McClenny Moseley Sanctioned by 3rd Louisiana Judge for Duplicate Filings
Attorneys for McClenny Moseley & Associates appeared in a New Orleans courtroom Wednesday to explain why they claimed to represent a homeowner who says she didn’t hire the law firm, but did sign some paperwork handed to her by a restoration contractor.
Magistrate Judge Michael North ordered both MMA founding partner Zach Moseley and Louisiana office manager William R. Huye III to appear personally before him after an insurance defense attorney accused the law firm of working with contractors to sign up new clients. On Wednesday, North ordered the law firm to pay attorney fees to attorneys who were forced to contend with a duplicate lawsuit it filed, according to a local news report. It was the third time a Louisiana federal judge has sanctioned McClenny Moseley.
In his order scheduling the hearing, North said “the court expects Huye and Mosely to be fully informed and conversant in every salient detail surrounding its representation of plaintiff both pre-suit and in connectionwith Case No. 22-cv-4927.”
That case number refers to a lawsuit that MMA filed Dec. 4 on behalf of “Trichia” Franatovich, even though another law firm had already filed a lawsuit on behalf of Tricia Franatovich (the correct spelling) for the same hurricane damage.
The US District Court for Eastern Louisiana scheduled the hearing after Matthew Monson, a New Orleans defense attorney who represents the insurer named in both lawsuits, filed a lengthy motion accusing MMA of soliciting clients by working with restoration contractors who walked door to door in neighborhoods damaged by Hurricane Ida.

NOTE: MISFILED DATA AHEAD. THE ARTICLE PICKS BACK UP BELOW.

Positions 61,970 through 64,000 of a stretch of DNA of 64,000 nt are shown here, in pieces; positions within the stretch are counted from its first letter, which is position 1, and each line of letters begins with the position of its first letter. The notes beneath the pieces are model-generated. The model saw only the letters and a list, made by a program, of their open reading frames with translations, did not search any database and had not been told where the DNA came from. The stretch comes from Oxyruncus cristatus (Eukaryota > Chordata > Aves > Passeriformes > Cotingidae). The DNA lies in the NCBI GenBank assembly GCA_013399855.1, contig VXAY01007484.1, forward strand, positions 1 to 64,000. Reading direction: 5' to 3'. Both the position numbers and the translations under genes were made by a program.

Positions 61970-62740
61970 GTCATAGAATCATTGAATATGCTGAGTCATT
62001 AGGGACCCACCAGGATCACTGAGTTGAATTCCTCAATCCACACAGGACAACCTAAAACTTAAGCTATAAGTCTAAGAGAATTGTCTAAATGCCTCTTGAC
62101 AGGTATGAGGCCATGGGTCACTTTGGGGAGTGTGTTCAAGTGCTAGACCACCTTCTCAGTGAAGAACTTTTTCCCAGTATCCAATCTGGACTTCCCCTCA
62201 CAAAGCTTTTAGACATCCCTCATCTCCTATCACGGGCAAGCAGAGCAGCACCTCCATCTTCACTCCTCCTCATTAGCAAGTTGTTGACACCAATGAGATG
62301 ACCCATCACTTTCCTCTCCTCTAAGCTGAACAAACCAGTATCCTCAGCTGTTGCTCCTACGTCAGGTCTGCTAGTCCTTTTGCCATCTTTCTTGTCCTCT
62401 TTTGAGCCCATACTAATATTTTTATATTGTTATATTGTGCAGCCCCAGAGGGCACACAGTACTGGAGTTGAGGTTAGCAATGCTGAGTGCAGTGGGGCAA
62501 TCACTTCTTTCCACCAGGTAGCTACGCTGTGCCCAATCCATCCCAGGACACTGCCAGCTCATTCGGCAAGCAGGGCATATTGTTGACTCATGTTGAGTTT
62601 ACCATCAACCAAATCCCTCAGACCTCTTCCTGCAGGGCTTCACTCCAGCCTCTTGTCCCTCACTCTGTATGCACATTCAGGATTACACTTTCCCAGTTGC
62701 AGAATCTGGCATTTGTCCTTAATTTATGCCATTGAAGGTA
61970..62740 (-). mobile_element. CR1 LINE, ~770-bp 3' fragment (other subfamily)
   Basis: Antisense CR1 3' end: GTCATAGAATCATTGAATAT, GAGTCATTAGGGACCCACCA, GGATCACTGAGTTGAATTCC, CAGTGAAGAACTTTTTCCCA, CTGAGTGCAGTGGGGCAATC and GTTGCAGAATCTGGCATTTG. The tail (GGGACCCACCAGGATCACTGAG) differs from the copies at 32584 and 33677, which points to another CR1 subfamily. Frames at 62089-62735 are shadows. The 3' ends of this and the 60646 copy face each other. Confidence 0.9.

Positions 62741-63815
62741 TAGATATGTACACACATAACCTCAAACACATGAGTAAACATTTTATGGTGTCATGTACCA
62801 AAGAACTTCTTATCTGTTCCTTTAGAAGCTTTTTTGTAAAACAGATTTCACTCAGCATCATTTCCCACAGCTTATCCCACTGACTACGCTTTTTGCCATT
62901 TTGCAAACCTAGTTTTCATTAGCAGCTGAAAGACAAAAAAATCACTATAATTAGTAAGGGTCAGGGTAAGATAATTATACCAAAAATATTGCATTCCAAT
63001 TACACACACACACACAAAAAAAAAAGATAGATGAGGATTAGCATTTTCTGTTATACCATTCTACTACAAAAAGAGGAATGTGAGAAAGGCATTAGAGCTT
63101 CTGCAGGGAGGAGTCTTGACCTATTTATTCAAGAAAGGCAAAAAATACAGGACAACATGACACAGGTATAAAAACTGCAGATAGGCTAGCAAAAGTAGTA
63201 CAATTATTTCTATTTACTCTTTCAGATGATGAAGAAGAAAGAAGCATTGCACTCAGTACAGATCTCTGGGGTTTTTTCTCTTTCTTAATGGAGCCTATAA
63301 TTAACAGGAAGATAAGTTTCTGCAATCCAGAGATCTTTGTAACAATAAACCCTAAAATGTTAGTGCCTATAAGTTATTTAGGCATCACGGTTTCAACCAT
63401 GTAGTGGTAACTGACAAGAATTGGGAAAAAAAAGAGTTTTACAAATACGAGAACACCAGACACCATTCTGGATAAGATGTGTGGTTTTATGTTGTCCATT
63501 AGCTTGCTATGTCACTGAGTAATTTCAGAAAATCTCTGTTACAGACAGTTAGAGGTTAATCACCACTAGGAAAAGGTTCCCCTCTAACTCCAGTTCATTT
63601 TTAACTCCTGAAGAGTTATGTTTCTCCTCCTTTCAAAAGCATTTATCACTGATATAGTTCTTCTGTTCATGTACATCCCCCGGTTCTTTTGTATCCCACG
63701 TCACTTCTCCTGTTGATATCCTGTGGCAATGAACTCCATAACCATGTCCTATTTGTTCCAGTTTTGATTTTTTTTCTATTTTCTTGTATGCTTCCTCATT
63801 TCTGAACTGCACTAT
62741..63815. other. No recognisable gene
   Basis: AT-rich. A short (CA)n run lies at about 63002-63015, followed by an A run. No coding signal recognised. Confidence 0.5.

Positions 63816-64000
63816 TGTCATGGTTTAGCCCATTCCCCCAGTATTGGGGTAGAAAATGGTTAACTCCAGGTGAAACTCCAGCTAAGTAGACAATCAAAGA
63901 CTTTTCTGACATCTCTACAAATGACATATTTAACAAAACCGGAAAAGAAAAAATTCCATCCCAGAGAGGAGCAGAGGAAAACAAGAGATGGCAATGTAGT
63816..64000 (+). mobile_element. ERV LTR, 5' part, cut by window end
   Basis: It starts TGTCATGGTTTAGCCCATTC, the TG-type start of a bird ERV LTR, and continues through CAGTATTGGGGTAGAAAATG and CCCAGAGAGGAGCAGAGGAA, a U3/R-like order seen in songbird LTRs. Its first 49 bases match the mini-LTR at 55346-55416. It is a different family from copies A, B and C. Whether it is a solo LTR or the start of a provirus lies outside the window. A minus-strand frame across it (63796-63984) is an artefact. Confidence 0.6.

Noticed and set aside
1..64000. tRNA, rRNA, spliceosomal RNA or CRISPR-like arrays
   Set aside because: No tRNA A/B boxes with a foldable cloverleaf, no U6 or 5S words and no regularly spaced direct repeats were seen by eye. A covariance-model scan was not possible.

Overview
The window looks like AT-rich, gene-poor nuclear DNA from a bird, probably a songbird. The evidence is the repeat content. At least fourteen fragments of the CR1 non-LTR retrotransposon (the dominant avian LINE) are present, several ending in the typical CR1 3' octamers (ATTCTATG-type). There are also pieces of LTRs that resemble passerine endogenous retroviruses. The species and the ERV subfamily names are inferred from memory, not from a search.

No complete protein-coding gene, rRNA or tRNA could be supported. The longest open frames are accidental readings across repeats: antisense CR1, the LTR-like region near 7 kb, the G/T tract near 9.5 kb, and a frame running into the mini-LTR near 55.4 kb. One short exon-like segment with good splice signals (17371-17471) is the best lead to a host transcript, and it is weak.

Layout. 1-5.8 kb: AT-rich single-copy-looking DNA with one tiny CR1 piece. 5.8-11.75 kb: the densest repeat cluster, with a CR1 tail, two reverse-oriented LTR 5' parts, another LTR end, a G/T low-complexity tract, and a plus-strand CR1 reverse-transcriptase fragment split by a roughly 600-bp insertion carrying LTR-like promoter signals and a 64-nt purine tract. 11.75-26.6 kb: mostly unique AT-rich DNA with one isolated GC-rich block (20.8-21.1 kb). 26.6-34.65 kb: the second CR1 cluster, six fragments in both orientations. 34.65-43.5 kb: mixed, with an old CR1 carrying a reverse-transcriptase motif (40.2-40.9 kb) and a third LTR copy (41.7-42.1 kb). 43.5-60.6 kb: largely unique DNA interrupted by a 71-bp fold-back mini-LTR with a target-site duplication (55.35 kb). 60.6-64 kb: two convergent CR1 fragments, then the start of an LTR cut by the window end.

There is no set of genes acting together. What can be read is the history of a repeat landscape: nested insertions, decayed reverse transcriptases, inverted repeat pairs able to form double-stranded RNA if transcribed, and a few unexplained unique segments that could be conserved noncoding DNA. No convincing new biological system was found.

Two federal judges for the Western Louisiana district have sanctioned the MMA law firm for similar duplicate filings.
Franatovich said in a Jan. 27 letter to the court that she never asked McClenny Moseley to represent her. She said a salesman named Brandon with Apex Roofing Co. knocked on her door last April after he spotted a blue tarp on her roof. She said she signed paperwork authorizing the company to repair the damage after telling Brandon that she had already hired a law firm.
Monson said in his filing that MMA uses any insurance settlement checks it receives to pay its own fees and then sends the rest to Apex to cover its costs. MMA drew the ire of federal judges by filing more than 1,600 hurricane claims in the Western District of Louisiana over a four-day period last year, many of which duplicated other filings or contained blatant fact errors.
Monson alleges the mistakes are generated by a mass marketing campaign that MMA uses by working with an online marketing company called Velawcity, which sends text messages to potential clients.
In a response to Monson’s pleading filed Tuesday, Huye acknowledges “it made some mistakes in this matter as it relates to the dual representation of plaintiff,” but also said Monson’s filing was “deliberately misleading” and is part of a “chronic pattern of personal attacks.”
Huye included in his pleading a copy of a LinkedIn post where Monson announced the Feb. 1 hearing and says he “expects a full courtroom.”
“Unfortunately, this is not the first time Mr. Monson has attempted to turn a court hearing into a circus for his own person gain; and it likely will not be his last,” the filing says.
The response does not mention Velawcity or the alleged marketing effort, but accuses Monson of participating in a scheme to help Allied Trust Insurance Co. dodge legitimate damage claims.
During the hearing, however, North ordered MMA to pay attorney fees to the lawyers representing Franatovich and her insurer, Allied Trust, according to a report by nola.com, a local news service. That would mark the second time that a federal judge ordered MMA to pay Monson’s fees. The judge also ordered MMA to reimburse Franatovich for any work hours she missed to attend the hearing, Nola reported.
As the Claims Journal previously reported, two US District Court judges in the Western Louisiana district have also ordered MMA to pay attorney fees for Allied Trust and other insurance carriers that were forced to respond to its duplicate lawsuits.
Top photo: Men cover a roof with tarps, Monday, Sept. 6, 2021, a week after Hurricane Ida swept through the area. (Chris Granger/The Times-Picayune/The New Orleans Advocate via AP)
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